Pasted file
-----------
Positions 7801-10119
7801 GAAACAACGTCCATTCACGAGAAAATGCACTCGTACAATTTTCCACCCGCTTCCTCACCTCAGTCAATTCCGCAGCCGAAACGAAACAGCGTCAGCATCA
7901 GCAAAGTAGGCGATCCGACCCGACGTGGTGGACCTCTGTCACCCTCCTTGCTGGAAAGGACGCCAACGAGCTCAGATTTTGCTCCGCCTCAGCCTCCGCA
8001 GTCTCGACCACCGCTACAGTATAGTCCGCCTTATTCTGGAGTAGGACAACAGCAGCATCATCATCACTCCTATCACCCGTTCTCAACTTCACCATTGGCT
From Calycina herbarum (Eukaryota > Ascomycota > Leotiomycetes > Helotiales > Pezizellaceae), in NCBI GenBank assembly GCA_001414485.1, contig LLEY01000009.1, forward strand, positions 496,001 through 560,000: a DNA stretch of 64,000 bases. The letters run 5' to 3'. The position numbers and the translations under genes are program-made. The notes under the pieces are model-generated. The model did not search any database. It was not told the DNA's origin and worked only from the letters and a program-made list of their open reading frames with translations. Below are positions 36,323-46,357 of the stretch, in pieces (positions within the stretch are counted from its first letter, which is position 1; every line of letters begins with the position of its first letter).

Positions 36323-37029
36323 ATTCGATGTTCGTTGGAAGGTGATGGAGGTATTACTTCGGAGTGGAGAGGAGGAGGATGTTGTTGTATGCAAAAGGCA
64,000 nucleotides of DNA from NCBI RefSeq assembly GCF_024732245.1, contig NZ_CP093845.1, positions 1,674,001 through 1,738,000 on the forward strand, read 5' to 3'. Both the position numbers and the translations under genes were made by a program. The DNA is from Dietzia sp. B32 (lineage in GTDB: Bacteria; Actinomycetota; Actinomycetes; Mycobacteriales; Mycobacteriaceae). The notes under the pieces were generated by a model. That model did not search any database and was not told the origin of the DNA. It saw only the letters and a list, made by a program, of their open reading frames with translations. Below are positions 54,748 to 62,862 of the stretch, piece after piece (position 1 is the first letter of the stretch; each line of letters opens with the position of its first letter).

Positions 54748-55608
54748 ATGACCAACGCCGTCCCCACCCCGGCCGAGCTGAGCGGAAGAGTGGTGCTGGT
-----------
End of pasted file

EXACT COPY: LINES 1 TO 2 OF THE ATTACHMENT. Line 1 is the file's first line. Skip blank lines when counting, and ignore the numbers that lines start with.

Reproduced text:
Positions 7801-10119
7801 GAAACAACGTCCATTCACGAGAAAATGCACTCGTACAATTTTCCACCCGCTTCCTCACCTCAGTCAATTCCGCAGCCGAAACGAAACAGCGTCAGCATCA